6. 6. Cellular Concept03/22/12 EE421 Fall 2001 6
    7. 7. Digital Communications• Early 1990’s digital systems begin with the goal of increasing the number of users, D- AMPS• TDMA• FDMA• CDMA03/22/12 EE421 Fall 2001 7
    8. 8. FDMA-Frequency Division F Multiple Access r e q u e n c y Time -Requires no synchronization or central timing, channels independent.03/22/12 EE421 Fall 2001 8
    9. 9. TDMA-Time Division Multiple Access: Fixed Slots F r e q u e n c y Time03/22/12 EE421 Fall 2001 9
    10. 10. CDMA-Code Division Multiple Access: Frequency Hopping F r e q u e n c y Time03/22/12 EE421 Fall 2001 10
    11. 11. 03/22/12 EE421 Fall 2001 11
    12. 12. Terminology• Base Station – Fixed station used for radio communication with mobiles. Located at the center or edge of coverage region. Consists of radio channels, transmit/receive antennas.• Control Channels – Radio channels used for transmission of call setup, request, initiation and other control purposes• Full Duplex – Communication system that allows simultaneous two-way communication, transmission reception usually on two different frequencies (FDD)03/22/12 EE421 Fall 2001 12
    13. 13. • Forward Channel – Radio channel for transmission from base station to mobile• Reverse channel – Radio channel for transmission from mobile to base station• Handoff – Process of transferring a mobile from one channel or base station to another• Mobile Switching Center – Switching center that coordinates call routing in a large service area. MSC connects cellular base stations and the mobiles to the PSTN (also called Mobile Telephone switching office (MTSO)03/22/12 EE421 Fall 2001 13
    14. 14. Wireless System Basics Reverse Link Forward Link Control or Setup Channels Mobile UnitBase Station 03/22/12 EE421 Fall 2001 14
    15. 15. Cellular System03/22/12 EE421 Fall 2001 15
    16. 16. Making calls from a cellphone1. Mobile sends call initiation request, its ID number to base station on reverse control channel2. Base station receives and relays to the MSC3. MSC validates user, instructs base station to move mobile to voice channels4. Base station pages mobile with instructions5. Mobile moves to voice channel6. MSC connects mobile to PSTN7. Voice transmission/reception between mobile and base station begins03/22/12 EE421 Fall 2001 16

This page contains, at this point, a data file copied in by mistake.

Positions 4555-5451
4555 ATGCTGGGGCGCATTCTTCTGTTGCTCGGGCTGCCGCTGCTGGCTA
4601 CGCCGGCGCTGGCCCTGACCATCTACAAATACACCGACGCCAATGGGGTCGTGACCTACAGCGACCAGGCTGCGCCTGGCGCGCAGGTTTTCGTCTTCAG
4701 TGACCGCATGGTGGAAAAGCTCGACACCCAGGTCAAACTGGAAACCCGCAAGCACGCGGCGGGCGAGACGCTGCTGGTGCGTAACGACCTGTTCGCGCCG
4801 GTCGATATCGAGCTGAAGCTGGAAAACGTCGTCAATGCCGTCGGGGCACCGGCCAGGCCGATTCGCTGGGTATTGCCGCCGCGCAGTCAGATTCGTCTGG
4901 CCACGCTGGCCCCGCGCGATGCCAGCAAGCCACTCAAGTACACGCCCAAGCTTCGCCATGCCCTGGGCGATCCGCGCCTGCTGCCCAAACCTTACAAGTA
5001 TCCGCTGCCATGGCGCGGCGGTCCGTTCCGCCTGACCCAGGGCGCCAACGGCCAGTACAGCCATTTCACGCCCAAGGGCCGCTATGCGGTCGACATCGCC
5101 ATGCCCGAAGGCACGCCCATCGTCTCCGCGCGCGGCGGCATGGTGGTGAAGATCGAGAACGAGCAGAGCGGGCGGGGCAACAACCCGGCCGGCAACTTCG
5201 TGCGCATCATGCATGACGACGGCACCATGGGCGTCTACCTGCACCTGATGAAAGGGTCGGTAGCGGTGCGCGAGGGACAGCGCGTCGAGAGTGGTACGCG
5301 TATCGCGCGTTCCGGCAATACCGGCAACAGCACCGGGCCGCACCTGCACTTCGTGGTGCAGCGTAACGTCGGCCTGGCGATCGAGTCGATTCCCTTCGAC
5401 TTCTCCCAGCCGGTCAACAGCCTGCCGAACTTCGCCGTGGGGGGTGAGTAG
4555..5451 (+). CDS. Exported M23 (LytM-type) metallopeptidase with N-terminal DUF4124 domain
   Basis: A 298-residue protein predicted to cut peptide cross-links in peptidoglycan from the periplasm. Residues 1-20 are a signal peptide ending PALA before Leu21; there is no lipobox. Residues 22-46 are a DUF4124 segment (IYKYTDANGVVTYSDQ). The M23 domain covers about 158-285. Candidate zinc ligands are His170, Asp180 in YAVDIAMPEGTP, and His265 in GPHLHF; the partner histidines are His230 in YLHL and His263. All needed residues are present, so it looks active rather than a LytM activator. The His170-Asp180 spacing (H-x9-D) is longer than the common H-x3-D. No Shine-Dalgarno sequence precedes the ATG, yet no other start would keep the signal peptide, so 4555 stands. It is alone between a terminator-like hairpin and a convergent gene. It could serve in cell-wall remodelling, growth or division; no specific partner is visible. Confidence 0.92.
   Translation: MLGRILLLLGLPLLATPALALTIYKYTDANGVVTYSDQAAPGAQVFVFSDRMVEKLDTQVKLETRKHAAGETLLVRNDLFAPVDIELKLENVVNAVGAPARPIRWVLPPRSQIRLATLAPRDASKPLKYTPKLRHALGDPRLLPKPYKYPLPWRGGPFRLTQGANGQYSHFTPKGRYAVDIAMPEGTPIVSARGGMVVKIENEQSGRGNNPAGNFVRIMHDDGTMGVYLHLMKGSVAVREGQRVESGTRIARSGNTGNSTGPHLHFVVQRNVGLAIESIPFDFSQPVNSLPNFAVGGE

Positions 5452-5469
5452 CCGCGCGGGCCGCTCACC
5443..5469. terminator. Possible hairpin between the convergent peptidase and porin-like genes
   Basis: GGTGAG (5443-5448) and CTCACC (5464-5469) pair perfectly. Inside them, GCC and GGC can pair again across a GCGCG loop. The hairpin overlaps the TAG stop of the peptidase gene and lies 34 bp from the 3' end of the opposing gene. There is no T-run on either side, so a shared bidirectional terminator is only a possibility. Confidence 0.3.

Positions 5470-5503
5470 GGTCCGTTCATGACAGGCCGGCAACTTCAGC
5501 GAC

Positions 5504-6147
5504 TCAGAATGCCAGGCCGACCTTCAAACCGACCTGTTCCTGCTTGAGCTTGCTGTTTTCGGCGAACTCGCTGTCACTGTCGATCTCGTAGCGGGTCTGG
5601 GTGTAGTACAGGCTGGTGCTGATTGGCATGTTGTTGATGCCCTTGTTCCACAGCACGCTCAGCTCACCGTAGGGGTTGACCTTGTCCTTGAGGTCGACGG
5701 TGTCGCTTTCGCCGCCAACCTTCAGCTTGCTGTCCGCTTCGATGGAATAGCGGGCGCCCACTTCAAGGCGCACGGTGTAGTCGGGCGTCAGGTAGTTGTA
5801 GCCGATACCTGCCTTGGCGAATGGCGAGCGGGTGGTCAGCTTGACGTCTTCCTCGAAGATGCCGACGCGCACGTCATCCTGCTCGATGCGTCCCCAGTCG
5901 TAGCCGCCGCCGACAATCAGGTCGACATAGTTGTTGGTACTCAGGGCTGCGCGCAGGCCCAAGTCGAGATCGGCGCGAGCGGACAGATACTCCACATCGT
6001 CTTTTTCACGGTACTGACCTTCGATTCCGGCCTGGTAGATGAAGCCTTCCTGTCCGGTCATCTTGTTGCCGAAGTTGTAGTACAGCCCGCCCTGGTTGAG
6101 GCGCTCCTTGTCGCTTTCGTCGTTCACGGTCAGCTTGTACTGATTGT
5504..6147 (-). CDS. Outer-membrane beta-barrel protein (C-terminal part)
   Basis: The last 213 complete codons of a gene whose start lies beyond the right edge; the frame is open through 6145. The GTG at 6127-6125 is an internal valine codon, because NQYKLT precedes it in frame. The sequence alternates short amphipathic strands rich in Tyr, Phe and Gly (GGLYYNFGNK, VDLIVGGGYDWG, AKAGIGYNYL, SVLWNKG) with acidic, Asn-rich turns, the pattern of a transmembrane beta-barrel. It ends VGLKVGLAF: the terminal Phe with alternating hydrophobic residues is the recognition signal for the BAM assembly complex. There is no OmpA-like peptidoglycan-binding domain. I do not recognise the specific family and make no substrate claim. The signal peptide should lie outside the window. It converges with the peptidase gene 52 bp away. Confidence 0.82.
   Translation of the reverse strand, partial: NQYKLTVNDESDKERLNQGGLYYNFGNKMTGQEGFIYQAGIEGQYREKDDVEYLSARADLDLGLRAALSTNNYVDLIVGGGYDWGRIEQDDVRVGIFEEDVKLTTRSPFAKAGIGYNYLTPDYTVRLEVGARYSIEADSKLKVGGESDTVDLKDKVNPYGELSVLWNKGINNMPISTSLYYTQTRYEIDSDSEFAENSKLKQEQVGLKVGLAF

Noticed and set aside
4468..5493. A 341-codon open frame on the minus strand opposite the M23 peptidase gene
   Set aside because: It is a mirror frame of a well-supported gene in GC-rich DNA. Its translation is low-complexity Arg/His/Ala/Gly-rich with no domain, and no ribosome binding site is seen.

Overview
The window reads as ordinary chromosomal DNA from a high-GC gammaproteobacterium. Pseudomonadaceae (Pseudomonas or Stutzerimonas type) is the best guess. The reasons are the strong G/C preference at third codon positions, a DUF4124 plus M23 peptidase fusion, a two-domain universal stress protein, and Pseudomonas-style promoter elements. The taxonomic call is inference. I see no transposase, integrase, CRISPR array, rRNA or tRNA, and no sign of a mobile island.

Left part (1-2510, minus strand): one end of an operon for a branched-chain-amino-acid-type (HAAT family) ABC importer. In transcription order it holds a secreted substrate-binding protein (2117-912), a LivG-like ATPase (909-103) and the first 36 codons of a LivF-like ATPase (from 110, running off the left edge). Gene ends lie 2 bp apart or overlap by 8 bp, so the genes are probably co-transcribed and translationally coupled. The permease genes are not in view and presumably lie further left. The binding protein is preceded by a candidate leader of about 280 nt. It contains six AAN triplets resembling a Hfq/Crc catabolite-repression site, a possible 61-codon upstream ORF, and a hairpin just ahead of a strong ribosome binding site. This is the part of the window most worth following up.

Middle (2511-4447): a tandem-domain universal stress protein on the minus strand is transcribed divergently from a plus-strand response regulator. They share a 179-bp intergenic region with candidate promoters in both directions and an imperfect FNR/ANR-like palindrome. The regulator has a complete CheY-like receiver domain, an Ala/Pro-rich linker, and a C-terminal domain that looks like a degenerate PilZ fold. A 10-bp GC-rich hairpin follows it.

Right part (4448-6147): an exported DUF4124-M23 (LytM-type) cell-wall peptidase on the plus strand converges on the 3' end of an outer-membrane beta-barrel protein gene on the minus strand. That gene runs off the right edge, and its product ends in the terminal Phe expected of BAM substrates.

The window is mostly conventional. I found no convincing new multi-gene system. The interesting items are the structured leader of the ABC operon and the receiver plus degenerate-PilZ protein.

17. 17. Making calls to a cellphone 1. MSC receives call from PSTN , sends page to base stations 2. Base stations send page on forward control channel to mobiles 3. Mobile receives page and acknowledges on reverse control channel; sends validation information 4. MSC validates mobile, asks base station to put user on voice channel pair 5. Base station sends voice channel information on FCC, mobile moves to voice channel 6. Voice transmission/reception initiated; MSC connects with PSTN.03/22/12 EE421 Fall 2001 17
    18. 18. Forward/Reverse Channels 849-851 Air Mobile, air cellular 851-869 Private land mobile, public safety frequencies, trunk lines03/22/12 EE421 Fall 2001 18
    19. 19. Cell Frequency Reuse03/22/12 EE421 Fall 2001 19
    20. 20. Locating Cells N=19 (i= 3, j=2)03/22/12 EE421 Fall 2001 20
    21. 21. Channel Assignment• Need to assign frequencies to users/cell• Fixed – Each cell has predetermined number of channels – If all channels used, cell is “blocked”, no service – Cells can borrow channels from neighboring cells• Dynamic – No permanent allocation – Frequency band requested from MSC, assigned using reuse distance, blocking probabilities, use of channel, signal strength03/22/12 EE421 Fall 2001 21
    22. 22. HandoffScenarios03/22/12 EE421 Fall 2001 22
    23. 23. Umbrella Cells03/22/12 EE421 Fall 2001 23
    24. 24. Interference and Capacity• Interference causes – cross-talk, poor quality,(voice channel) – blocking and missed calls (control channel)• Co-channel interference – Frequency reuse in nearby cells• Adjacent channel interference – Signal in adjacent frequency band – Signals from other cell companies03/22/12 EE421 Fall 2001 24
    25. 25. Co-Channel Interference03/22/12 EE421 Fall 2001 25
    26. 26. Adjacent Channel Interference• Comes from imperfect filters that allow frequency leakage into the band• Serious problem if interferer is nearby, near-far effect – Nearby mobile transmits on a frequency near to that of a weak mobile• Base station receivers need high-Q filters to reject adjacent channel interference.03/22/12 EE421 Fall 2001 26
    27. 27. Power Control• Each mobile should use the minimum amount of power to have good quality.• Base station controls power – CDMA power toggles up and down continuously, like delta modulation – TDMA, AMPS adjusted by base station03/22/12 EE421 Fall 2001 27
    28. 28. Increasing Capacity• Cell Sectoring – Divide cell up into angular sections, typically 3 or 6 – Increases reuse• Cell Splitting – Subdivide cell into smaller cells, increases the number of channels, keep same structure – Needs power control03/22/12 EE421 Fall 2001 28
    29. 29. Cell Sectoring03/22/12 EE421 Fall 2001 29
    30. 30. Cell Splitting03/22/12 EE421 Fall 2001 30
    31. 31. AMPS Specs03/22/12 EE421 Fall 2001 31
    32. 32. AMPS Voice Processing Compander – compresses signal in amplitude, roughly 2:1 ratio Deviation Limiter –assures that the max. deviation is the +/- 12 kHz Postdeviation limiter filter – LPF, attenuated signal to keep in band and avoid interfering with SAT tones03/22/12 EE421 Fall 2001 32
    33. 33. Other Cell Specs• IS-54 – Digital cellular in US, DQPSK• IS136 PCS• IS 95 A – CDMA spread spectrum• Global system for mobiles (GSM) – TDMA with channelization03/22/12 EE421 Fall 2001 33